There are a number of methods families can use to put their charitable work on the public record so that it turns up for a search of their name on Google.

This is not about being on the front page of a newspaper nor is about plastering social media channels with publicity-seeking content, but rather ensuring their charitable work is available to see for those who are already searching for them online.

But, in order to ensure that families’ giving is not seen as insincere, any announcements or coverage of their giving must be carefully controlled. When writing a press release, keep in mind the following rules.

Many families feel a genuine desire to leverage the resources at their disposal to improve the world. Families need to make sure that good work is on the public record, but they need to make sure that it is on the public record in the right way.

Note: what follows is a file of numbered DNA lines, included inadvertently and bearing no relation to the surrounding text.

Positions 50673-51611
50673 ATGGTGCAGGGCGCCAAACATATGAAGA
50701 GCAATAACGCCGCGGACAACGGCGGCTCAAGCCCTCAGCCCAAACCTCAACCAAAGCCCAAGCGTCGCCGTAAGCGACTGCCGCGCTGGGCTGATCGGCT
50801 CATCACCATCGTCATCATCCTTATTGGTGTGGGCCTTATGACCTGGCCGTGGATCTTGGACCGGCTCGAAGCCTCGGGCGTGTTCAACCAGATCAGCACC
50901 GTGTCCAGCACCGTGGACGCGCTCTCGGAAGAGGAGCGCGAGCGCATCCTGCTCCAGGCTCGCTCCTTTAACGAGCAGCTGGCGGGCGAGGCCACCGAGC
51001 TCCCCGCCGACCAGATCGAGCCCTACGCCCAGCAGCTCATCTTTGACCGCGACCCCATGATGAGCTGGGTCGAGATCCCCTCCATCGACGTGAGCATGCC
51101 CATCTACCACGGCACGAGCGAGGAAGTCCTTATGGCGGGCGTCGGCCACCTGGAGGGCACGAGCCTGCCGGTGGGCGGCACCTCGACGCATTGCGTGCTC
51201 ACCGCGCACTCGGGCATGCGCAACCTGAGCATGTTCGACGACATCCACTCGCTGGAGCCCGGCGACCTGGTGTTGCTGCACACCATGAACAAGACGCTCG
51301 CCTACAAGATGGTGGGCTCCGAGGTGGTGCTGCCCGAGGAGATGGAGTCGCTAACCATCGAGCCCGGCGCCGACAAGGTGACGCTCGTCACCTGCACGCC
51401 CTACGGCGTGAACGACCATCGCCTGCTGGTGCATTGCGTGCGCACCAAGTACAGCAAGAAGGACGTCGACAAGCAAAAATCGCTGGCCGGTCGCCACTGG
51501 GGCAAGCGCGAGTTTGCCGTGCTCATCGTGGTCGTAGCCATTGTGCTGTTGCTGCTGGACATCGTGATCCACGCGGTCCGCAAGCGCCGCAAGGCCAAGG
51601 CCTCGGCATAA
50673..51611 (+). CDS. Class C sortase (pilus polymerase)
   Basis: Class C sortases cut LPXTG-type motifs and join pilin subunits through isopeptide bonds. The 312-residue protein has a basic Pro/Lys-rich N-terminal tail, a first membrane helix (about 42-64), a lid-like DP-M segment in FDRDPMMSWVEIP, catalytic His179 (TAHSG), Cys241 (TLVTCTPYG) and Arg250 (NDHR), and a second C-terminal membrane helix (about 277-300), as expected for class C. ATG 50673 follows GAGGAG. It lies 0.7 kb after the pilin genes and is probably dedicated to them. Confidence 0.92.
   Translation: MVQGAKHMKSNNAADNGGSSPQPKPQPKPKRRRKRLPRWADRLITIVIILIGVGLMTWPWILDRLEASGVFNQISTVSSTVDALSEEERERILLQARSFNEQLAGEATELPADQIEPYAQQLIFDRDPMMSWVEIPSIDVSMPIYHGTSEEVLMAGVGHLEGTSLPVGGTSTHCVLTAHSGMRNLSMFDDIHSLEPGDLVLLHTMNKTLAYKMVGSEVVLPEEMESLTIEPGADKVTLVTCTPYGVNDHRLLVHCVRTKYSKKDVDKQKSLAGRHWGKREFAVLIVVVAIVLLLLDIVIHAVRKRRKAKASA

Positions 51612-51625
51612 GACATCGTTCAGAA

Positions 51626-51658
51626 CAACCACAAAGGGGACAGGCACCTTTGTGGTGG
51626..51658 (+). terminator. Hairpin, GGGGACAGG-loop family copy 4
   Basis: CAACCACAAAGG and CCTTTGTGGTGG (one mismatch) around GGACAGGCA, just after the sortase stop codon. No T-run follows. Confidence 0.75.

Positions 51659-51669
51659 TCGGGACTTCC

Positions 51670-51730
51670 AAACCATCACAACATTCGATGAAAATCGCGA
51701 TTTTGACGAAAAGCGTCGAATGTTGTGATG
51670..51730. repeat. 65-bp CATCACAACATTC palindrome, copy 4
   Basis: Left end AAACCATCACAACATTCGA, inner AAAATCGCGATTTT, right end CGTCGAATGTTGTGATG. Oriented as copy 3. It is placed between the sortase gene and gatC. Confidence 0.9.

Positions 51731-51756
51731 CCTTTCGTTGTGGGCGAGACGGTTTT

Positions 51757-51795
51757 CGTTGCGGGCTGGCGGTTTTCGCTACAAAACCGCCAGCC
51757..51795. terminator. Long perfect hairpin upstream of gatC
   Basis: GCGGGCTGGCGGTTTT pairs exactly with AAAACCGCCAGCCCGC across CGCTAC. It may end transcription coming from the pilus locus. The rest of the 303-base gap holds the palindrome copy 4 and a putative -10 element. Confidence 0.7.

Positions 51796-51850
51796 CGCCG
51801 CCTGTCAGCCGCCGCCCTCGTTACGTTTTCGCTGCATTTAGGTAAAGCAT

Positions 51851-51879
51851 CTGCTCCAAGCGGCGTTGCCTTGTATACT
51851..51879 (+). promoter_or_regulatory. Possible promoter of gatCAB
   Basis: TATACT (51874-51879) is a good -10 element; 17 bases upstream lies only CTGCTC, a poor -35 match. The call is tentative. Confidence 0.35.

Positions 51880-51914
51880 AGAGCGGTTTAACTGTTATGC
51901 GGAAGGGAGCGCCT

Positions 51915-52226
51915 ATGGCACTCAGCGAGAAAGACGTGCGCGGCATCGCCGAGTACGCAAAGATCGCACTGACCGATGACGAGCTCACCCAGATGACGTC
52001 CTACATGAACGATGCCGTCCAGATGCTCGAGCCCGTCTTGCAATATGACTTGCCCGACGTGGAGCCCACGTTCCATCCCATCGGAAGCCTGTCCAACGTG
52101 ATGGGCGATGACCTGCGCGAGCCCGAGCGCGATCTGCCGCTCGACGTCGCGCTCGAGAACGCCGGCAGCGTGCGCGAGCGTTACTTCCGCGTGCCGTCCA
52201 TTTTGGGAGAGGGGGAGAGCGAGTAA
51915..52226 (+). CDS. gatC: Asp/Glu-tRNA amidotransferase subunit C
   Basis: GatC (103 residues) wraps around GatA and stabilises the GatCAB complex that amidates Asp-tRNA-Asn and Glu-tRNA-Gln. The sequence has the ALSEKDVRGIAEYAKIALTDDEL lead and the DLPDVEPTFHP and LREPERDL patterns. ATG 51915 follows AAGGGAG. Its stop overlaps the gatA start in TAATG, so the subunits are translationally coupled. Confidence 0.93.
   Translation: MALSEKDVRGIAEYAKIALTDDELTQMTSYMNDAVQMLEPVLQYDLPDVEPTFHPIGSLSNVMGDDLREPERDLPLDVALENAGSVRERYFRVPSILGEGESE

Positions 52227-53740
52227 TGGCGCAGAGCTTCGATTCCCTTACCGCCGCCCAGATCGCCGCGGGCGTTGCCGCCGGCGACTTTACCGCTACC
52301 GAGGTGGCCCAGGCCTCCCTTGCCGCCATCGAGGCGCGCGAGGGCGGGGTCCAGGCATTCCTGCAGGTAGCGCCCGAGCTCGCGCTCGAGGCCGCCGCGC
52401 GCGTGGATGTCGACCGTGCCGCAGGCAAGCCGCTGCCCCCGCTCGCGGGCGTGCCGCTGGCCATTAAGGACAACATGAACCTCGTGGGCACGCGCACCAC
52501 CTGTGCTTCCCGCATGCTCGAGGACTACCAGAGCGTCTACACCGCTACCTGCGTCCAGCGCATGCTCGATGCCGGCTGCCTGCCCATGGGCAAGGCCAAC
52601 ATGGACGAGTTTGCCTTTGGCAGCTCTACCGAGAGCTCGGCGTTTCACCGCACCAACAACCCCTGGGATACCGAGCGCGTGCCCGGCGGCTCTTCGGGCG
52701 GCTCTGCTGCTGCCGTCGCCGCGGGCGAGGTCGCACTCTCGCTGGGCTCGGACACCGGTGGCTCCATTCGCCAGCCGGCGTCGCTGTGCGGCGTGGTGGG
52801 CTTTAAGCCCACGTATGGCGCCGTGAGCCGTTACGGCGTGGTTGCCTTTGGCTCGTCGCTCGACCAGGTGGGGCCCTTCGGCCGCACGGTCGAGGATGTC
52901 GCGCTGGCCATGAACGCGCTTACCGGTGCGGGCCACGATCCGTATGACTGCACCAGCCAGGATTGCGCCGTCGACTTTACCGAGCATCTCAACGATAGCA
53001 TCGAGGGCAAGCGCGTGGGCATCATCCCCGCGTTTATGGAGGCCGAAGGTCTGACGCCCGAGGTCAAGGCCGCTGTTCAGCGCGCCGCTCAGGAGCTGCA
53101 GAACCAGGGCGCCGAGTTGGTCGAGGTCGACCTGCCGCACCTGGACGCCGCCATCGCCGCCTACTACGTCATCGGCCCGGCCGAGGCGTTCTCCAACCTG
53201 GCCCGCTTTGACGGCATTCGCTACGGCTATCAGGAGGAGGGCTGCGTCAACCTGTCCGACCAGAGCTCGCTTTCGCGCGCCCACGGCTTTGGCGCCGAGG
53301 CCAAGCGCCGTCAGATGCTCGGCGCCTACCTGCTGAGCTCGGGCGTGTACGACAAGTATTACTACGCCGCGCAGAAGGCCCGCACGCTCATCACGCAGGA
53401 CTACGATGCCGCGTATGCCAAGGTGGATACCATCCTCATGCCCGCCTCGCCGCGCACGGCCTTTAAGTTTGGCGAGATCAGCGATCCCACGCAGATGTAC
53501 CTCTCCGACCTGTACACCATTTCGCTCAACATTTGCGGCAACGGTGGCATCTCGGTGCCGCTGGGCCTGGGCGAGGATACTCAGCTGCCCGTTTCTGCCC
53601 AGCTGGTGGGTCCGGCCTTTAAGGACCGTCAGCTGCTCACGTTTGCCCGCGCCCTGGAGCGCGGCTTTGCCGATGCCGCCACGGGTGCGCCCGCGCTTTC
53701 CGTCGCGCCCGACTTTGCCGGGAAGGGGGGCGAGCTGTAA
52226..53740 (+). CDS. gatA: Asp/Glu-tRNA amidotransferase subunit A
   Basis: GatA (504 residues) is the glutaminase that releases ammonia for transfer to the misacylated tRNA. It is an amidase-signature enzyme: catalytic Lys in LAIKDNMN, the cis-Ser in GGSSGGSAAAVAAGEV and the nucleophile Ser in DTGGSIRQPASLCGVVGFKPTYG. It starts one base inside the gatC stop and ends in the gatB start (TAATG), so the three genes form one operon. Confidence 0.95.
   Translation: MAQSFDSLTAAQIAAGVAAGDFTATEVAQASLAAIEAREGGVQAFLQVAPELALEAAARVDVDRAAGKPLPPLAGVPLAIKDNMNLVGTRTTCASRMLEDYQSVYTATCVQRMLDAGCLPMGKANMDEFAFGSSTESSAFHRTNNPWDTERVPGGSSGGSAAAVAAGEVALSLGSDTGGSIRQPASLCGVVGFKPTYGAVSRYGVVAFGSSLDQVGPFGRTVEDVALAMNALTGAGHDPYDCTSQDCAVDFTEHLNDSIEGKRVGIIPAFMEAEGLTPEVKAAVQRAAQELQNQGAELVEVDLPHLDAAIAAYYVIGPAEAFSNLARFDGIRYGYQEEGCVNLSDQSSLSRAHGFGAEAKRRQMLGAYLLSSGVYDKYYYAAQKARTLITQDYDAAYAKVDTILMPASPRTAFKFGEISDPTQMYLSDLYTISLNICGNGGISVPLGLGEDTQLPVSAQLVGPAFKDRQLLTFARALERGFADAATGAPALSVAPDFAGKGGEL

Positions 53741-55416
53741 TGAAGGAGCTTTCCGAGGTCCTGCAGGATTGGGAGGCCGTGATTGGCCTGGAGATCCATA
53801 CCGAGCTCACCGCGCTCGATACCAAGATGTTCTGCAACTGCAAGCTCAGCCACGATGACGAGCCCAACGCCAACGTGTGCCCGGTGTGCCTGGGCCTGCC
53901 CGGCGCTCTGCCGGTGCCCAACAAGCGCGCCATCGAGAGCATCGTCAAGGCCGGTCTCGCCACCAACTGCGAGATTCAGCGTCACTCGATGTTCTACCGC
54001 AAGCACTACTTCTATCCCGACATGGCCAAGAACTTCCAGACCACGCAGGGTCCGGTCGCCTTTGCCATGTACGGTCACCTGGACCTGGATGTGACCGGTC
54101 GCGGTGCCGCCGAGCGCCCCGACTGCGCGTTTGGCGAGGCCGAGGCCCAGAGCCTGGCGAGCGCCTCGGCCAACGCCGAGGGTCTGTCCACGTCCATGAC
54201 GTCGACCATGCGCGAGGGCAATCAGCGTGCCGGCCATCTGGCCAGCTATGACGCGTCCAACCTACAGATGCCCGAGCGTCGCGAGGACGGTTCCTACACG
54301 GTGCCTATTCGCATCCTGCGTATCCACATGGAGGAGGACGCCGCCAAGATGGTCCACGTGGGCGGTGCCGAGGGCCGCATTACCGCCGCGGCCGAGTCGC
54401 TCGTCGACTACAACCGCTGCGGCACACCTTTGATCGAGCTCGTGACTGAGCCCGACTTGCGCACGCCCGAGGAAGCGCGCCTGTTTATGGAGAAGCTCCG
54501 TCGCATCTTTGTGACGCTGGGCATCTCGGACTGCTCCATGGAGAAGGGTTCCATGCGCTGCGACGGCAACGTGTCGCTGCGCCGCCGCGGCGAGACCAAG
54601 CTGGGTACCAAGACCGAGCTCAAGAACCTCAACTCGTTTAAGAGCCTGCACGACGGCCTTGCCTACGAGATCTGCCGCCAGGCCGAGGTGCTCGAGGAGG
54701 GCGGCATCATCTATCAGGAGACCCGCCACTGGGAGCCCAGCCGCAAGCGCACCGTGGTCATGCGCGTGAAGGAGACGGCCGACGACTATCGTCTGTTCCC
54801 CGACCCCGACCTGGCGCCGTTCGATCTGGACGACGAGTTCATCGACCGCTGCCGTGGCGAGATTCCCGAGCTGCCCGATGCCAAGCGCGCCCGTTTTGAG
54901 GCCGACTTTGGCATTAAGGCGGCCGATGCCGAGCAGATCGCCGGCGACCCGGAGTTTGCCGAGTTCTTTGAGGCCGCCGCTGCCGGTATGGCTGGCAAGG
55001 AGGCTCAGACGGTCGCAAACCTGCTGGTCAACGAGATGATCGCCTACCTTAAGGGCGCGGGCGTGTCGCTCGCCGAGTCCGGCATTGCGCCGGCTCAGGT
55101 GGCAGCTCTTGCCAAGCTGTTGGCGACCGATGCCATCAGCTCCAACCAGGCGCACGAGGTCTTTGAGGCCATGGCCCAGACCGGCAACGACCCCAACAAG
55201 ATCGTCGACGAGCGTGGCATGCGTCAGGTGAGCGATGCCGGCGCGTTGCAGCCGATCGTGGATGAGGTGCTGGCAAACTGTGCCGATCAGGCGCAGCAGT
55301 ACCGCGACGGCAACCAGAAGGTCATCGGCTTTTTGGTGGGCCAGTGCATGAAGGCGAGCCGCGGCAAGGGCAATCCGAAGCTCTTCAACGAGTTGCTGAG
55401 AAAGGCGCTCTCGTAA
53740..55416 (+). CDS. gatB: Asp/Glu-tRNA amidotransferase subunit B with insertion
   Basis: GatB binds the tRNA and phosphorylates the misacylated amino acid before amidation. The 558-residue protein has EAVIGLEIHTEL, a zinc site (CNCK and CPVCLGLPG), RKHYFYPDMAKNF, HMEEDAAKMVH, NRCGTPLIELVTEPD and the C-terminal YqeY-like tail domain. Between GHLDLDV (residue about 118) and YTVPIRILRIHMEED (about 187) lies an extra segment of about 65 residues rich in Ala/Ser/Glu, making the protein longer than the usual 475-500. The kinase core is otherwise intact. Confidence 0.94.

Ready to enhance your reputation and build new relationships?

Every person we work with needs a bespoke solution. Your needs are paramount and we shape our services to best meet your requirements.

Effective communication will give you the reputation you need to achieve your goals as well as circumvent the risks that plague successful families. To discuss taking control of your communications, fill out our contact form or contact us directly.